“Smith!” another voice called out. I raised my head as Kristen Hill burst out the back door of The Second Story. She was not in her ED uniform. She slid to a halt next to Demitris and Jordan, phone in her hand. “I need assistance ASAP. Airlift.” Her voice was urgent, but at the same time calm. Concern filled her eyes, but she was in control. She looked at me. “Help will be here soon. Our people. Kenz should be okay.” She paused. “I hope. I hope we got here in time.”
I could sense feet approaching but did not look up. Looky-Loos from the street most likely. Curiosity. I only had attention for Kenz and the three working to save her.
A door banged open. I glanced up as three large men in ED uniforms burst out of The Second Story, weapons drawn. They were led by a slender blonde woman. Wait. I had just seen her. She was the one sprinting from the alley when I arrived. I remembered the hair and the boots she was wearing. I started to rise, but one of the men struck me on the side of the head with his pistol. The world swam and I almost threw up from the pain.
The blonde confronted Kristen, “So, here you are at last, Hill. We’ve been tracking your movements lately. My, my, you have been a busy woman.”
The blonde smirked and pointed her weapon as several more ED personnel poured out of the book shop and surrounded us. Jordan squeaked. Demitris looked sick, his eyes darting as if looking for a way out. We were cut off.
Kristen didn’t stop working on Kenz, didn’t even look up. “Kayla Reese. I might have known that you were the rat.”
“Shut up, Hill. You’ll get a chance to talk soon. Very soon,” snarled the blonde. She looked at Jordan. “Thank you for the tip on the boots. I like them a lot. I glanced down and saw that the ED woman was wearing the same boots as Jordan. Reese went on, “For the tip on her, you will get a big enough reward to afford a lot more like these.” She pointed at Kenz.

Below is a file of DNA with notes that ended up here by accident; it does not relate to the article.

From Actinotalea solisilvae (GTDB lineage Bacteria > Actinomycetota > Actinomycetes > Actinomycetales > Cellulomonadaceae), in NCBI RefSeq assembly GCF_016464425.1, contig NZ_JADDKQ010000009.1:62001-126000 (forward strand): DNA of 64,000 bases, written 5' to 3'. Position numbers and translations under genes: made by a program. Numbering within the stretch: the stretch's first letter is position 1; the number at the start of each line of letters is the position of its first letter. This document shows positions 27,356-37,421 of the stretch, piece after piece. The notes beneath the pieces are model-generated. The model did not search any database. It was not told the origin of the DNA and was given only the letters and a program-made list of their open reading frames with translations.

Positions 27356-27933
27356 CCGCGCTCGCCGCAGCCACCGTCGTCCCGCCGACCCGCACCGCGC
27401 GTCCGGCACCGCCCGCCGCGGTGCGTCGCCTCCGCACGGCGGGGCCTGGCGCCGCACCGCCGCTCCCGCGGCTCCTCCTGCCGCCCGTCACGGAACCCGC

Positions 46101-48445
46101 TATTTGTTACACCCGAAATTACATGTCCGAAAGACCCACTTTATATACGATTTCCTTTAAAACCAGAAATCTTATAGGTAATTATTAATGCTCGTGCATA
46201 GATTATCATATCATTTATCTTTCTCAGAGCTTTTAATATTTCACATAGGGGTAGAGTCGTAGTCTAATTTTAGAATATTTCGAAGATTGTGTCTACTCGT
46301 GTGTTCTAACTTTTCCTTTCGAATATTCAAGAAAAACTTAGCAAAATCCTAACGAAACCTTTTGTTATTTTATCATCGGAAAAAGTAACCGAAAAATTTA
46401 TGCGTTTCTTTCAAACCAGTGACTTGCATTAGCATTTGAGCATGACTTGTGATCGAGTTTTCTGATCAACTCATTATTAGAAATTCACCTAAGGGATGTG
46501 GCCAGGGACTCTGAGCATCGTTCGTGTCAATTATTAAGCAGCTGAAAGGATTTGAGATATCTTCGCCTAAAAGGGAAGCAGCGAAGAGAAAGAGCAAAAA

Demitris roared, “No! She’s no rat! She wouldn’t.” The young man surged to his feet and lunged at Reese. She calmly sidestepped and one of her men fired point blank into his chest. He fell like a sack of rocks and lay still.
Jordan was a white as a sheet, eyes wide. “I didn’t. I didn’t…”
Reese laughed, “Of course not, fool. You only said that you had a Librarian 1st class snooping around. I figured the rest out for myself.” She knelt and yanked at what was left of Kenz’s cloak, searching for hidden pockets as two of her henchmen jerked Kristen to her feet and two more stood over me, weapons aimed at my head. “I’ll soon have proof she has been smuggling books. The proverbial smoking gun, if you will.”
The blonde ED woman frantically searched through Kenz’s cloak but found nothing. No hidden pockets, no banned books. She started toward me, but suddenly fell with a cry of pain. A rock hit the ground and rolled away leaving a gash on Reese’s forehead. Another followed, and in seconds a rain of missiles filled the sky. Most missed, but not all. In seconds all the ED people were on the ground and the alley was swarming with dark shapes. I gaped stupidly as I threw myself on top on Kenz and covered her body as well as I could. Strange, but no rocks fell near us.
A flood of strange characters inundated the narrow space. Superheroes, villains, comic book characters. More. Dozens. No, hundreds. They swarmed in and quickly had all the ED people securely bound and disarmed. My head was still reeling from being struck, but I was aware enough to know that we had just been saved by a gang of cosplaying teens. I laughed until tears rolled down my face.
Kristen came over to check on my wound after making Kenz comfortable. “Smith, I think she will be okay. She’s alive.”
A hover car appeared overhead and began to descend. Tears of relief flowed as two of our rescuers strode over. The short one stopped in front of me, hands on hips as the crowd began to melt away a few at a time. Ironically, she had on a Hobbit costume. She handed me a card then stepped back and crossed her arms, “Don’t stop your work, Mr. Smith. There are more of us that you can know. We are going to change this world. Just wait and see.” Hobbit spun on her heel and strode out of the alley with Treetop at her side
As they loaded Kenz into the hover car, I looked down at the card Brin had pressed into my hand. It bore a simple stylized drawing of a wave crashing onto a rocky shore. I frowned, then broke into a grin as I realized that for months I had been seeing the drawing spray painted on buildings, chalked on sidewalks, and appearing many other places. Two words were superimposed over the wave. Water Brothers.